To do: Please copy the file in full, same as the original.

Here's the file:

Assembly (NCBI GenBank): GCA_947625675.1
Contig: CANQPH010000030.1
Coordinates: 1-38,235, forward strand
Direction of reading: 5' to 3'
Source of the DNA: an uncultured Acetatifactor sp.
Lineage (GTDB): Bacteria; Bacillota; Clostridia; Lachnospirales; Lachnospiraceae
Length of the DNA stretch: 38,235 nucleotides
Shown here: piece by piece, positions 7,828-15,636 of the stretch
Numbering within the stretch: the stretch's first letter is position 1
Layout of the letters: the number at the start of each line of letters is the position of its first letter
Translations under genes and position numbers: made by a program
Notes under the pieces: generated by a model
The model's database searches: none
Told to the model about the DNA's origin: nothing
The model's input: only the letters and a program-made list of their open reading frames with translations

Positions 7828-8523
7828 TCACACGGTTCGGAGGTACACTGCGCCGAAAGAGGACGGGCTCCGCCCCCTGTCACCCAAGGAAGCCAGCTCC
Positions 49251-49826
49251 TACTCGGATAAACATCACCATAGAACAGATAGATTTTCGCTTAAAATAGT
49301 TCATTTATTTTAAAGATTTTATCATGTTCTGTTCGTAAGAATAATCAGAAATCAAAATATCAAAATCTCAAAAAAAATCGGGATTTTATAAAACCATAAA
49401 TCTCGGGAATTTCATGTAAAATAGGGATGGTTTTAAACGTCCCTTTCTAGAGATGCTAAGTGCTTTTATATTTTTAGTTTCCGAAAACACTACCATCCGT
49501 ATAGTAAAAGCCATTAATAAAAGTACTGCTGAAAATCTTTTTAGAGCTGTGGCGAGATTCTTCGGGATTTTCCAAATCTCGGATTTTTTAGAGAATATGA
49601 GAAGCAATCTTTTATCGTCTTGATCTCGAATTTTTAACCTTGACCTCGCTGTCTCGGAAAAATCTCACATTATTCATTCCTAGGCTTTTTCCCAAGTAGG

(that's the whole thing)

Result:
Assembly (NCBI GenBank): GCA_947625675.1
Contig: CANQPH010000030.1
Coordinates: 1-38,235, forward strand
Direction of reading: 5' to 3'
Source of the DNA: an uncultured Acetatifactor sp.
Lineage (GTDB): Bacteria; Bacillota; Clostridia; Lachnospirales; Lachnospiraceae
Length of the DNA stretch: 38,235 nucleotides
Shown here: piece by piece, positions 7,828-15,636 of the stretch
Numbering within the stretch: the stretch's first letter is position 1
Layout of the letters: the number at the start of each line of letters is the position of its first letter
Translations under genes and position numbers: made by a program
Notes under the pieces: generated by a model
The model's database searches: none
Told to the model about the DNA's origin: nothing
The model's input: only the letters and a program-made list of their open reading frames with translations

Positions 7828-8523
7828 TCACACGGTTCGGAGGTACACTGCGCCGAAAGAGGACGGGCTCCGCCCCCTGTCACCCAAGGAAGCCAGCTCC
Positions 49251-49826
49251 TACTCGGATAAACATCACCATAGAACAGATAGATTTTCGCTTAAAATAGT
49301 TCATTTATTTTAAAGATTTTATCATGTTCTGTTCGTAAGAATAATCAGAAATCAAAATATCAAAATCTCAAAAAAAATCGGGATTTTATAAAACCATAAA
49401 TCTCGGGAATTTCATGTAAAATAGGGATGGTTTTAAACGTCCCTTTCTAGAGATGCTAAGTGCTTTTATATTTTTAGTTTCCGAAAACACTACCATCCGT
49501 ATAGTAAAAGCCATTAATAAAAGTACTGCTGAAAATCTTTTTAGAGCTGTGGCGAGATTCTTCGGGATTTTCCAAATCTCGGATTTTTTAGAGAATATGA
49601 GAAGCAATCTTTTATCGTCTTGATCTCGAATTTTTAACCTTGACCTCGCTGTCTCGGAAAAATCTCACATTATTCATTCCTAGGCTTTTTCCCAAGTAGG